Kitware places 23rd in the Ragnar Relay Adirondacks!
Despite spending the majority of our time staring at computer screens, here at Kitware we are clearly also enthusiastic about getting up and moving. Back in 2009 Dave DeMarle got us started on the Saratoga Bike to Work Challenge (where we’ve taken the top spot in our category for 3 of the 5 years we’ve participated). Rusty Blue decided that was too easy by itself, so in 2010 he signed us up for the CDPHP Workforce Challenge (a 3.5 mile road race through downtown Albany) which is typically held the evening before the Bike to Work Challenge! This year, Bill Hoffman decided that we clearly weren’t being challenged enough, so he signed us up for the Ragnar Relay Adirondacks – a mere 196.2 mile relay race from Saratoga Springs to Lake Placid.
So early last Friday, ten Kitwareans and two of our relatives gathered in the Kitware parking lot to decorate our two vans. Six runners would be “living” in each of these vans through Saturday evening as we followed the race course to drop off, pick up and cheer on our runners. Under the creative leadership of Naomi Hoffman we converted the plain white vans into Scooby Doo Mystery Machines, complete with Scooby Snacks to share with our fellow runners. The Kitware team, pictured above, includes (in roughly left to right order): Juda, Naresh, Matt, Jake, Lisa, Katie, Sean, Bill, Marilyn, Rusty, Eran and Matt.
Being one of the “fast” teams, we had a late start time of noon (some of the teams began the race at 6am!) Rusty started us out strong, and while the first van complete their first six legs the second van headed off to Panera for some lunch (knowing it would be a while before we had access to anything other than the food we packed in the van with us!)
Early Friday afternoon the first van enjoyed some nice running weather and scenic views on their first six legs (go Jake, go!) Some of the more dedicated members of the second van, who had plenty of time to kill at the first major exchange point, got into the race spirit with some green hair spray (looking good, Matt!) It wasn’t until the next major exchange point (which happens every six legs as the last runner in one van hands off to the first runner in the other van) that we realized Bill’s nefarious plan to put all the fastest runners in the first van (thereby giving them the maximum amount of rest time!)
Katie took our safety very seriously – always following the rules and using our orange flags to cross the roads (and she waved those flags with style and enthusiasm!) Since the race continued through the night, we all had to wear reflective vests whenever we were out of the van, and a headlight and taillight when running (you can see Juda and Naresh modeling these fashionable accessories above). There’s no baton in this relay race, but rather a bracelet that snaps around your wrist. Some of us were excellent at straightening this out and snapping it on the next runner’s wrist. Personally, I never mastered this technique and actually dropped it twice at exchange points (really, it is quite slippery when covered in sweat!) Exchange point 18 was in the Ticonderoga Middle School (Yay! real bathrooms instead of port-o-potties!) where we consumed the obligatory pasta. At this point we were all hungry enough not to care too much about the taste of the school-cafeteria-quality spaghetti!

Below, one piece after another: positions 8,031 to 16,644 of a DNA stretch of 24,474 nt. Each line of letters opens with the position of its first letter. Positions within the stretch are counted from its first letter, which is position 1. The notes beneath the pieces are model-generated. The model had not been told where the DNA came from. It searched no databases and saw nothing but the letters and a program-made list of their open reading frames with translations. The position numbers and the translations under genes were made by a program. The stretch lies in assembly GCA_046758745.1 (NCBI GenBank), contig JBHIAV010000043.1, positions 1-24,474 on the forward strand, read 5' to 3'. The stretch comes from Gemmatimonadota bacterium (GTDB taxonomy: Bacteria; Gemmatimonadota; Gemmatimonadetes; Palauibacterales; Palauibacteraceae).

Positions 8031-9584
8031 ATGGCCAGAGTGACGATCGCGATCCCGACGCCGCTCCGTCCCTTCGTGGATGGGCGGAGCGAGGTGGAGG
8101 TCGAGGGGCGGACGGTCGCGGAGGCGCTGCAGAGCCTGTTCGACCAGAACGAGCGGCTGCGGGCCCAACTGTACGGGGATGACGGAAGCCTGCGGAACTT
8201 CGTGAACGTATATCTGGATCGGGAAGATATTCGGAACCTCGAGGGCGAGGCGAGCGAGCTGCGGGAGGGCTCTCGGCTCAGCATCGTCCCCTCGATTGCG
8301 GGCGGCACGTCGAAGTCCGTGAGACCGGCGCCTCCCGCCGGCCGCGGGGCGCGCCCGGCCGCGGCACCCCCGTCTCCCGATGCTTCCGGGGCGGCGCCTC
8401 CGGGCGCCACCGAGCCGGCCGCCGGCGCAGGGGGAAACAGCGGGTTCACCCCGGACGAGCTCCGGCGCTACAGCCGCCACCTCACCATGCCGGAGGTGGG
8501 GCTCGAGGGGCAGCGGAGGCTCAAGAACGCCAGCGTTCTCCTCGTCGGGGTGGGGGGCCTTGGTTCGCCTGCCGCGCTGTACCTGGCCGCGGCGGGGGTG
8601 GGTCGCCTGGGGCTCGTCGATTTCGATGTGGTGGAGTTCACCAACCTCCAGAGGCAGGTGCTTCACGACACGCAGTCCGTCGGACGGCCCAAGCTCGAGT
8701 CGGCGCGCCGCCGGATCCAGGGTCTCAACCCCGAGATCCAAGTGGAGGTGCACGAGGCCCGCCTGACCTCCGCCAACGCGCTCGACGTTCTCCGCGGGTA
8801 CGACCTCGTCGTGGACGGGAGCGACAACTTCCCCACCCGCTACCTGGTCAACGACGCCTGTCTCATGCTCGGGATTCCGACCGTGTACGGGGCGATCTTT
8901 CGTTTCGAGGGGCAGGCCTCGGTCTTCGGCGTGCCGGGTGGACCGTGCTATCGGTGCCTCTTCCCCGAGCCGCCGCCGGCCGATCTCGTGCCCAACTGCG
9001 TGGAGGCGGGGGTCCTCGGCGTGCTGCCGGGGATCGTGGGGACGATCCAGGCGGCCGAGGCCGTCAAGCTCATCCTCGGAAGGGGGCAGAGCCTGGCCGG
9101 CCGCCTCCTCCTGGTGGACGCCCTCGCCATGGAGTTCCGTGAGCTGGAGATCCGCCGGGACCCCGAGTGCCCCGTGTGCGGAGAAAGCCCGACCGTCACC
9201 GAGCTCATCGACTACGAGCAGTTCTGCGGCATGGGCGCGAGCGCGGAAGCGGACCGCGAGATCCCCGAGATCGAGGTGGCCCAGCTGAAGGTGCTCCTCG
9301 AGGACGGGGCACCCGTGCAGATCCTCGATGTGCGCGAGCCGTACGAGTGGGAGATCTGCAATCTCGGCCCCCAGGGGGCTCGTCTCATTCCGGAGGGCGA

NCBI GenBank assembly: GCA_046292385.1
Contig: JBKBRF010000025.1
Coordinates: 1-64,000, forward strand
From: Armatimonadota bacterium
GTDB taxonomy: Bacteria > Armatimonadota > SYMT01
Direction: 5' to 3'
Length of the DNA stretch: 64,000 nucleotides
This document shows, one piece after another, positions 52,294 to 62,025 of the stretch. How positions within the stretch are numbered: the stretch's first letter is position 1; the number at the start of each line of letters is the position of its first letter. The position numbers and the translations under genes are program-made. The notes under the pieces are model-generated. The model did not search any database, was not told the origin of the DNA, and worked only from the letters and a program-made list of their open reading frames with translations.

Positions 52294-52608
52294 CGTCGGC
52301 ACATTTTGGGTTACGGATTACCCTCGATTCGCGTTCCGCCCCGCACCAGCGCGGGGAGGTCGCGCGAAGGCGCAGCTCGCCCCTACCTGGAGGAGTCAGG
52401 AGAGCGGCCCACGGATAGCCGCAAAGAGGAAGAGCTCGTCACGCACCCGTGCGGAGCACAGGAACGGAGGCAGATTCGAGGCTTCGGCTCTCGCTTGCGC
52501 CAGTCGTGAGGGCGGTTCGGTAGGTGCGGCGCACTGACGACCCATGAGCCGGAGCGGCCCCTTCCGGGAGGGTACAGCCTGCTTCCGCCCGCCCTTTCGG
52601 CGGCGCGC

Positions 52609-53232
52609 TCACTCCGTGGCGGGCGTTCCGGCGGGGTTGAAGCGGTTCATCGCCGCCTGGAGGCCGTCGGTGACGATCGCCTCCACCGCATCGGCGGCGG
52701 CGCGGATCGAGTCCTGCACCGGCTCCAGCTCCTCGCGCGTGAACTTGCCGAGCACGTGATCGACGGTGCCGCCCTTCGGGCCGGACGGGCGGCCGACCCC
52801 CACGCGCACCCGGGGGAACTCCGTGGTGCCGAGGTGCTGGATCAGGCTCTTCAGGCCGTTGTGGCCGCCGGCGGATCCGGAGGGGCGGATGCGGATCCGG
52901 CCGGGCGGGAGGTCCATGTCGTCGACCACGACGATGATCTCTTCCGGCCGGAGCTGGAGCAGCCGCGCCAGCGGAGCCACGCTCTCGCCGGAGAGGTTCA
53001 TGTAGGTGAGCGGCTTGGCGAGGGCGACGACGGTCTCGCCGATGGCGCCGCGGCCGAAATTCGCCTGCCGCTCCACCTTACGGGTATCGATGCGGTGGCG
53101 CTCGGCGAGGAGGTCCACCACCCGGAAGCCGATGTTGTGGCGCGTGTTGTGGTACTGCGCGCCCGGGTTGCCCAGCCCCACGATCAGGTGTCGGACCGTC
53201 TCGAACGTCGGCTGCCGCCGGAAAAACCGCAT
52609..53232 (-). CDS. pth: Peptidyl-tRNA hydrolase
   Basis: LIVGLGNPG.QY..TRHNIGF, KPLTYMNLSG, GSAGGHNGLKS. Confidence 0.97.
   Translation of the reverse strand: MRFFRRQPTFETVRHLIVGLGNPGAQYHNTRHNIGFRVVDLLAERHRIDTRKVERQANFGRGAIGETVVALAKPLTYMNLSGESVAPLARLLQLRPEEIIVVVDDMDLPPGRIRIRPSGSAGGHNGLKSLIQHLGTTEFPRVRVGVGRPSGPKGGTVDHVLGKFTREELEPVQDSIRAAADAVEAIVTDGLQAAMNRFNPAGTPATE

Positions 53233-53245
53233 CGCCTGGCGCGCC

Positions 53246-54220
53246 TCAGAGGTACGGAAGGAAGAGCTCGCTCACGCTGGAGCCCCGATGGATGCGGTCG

After running through the chilly, foggy night things warmed up quite a bit on Saturday. Unfortunately, we had two runners too sick / injured to run their last leg so Jake and Bill volunteered to run an extra leg each. Above you can see Bill just before he ran his “second last leg” (since he had already run what he thought was his last leg) – amazingly he is still smiling! Katie (clearly one of the runners who mastered the hand-off technique) passed the bracelet on to Bill for the last leg of the relay, and then showed her joy over the fact that she was done!
We all joined Bill for the last fifty yards or so to cross the finish line. We completed the relay in just under 26.5 hours (more than 40 minutes faster than we had planned!). Out of the 199 teams that finished, we came in 23rd. If we had been entered as a corporate team we would have taken first place in that category, but Bill instead selected the more competitive “Regular Mixed Open” designation for our team, where we were 12th of the 124 teams that finished in that category.
Overall it was an exhausting but also very rewarding experience, and I believe most of the team is eager to try again next year!